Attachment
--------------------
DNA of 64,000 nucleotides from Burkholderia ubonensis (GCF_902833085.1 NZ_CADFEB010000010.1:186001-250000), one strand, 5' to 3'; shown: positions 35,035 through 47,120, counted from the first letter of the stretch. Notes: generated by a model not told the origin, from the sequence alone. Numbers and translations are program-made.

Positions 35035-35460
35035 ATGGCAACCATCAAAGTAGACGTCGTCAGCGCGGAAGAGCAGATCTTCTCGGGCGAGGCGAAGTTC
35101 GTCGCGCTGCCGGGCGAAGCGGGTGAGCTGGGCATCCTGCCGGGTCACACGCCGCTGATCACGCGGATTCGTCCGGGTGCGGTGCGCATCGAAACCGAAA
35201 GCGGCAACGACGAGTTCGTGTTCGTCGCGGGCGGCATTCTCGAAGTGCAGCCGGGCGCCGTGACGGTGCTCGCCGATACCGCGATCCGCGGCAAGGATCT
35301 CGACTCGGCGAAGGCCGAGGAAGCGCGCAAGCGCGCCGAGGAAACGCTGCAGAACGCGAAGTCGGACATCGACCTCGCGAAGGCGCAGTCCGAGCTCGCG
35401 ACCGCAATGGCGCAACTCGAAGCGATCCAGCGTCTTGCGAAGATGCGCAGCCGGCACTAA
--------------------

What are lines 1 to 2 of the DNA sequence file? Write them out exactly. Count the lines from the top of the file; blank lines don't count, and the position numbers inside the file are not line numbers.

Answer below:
DNA of 64,000 nucleotides from Burkholderia ubonensis (GCF_902833085.1 NZ_CADFEB010000010.1:186001-250000), one strand, 5' to 3'; shown: positions 35,035 through 47,120, counted from the first letter of the stretch. Notes: generated by a model not told the origin, from the sequence alone. Numbers and translations are program-made.

Positions 35035-35460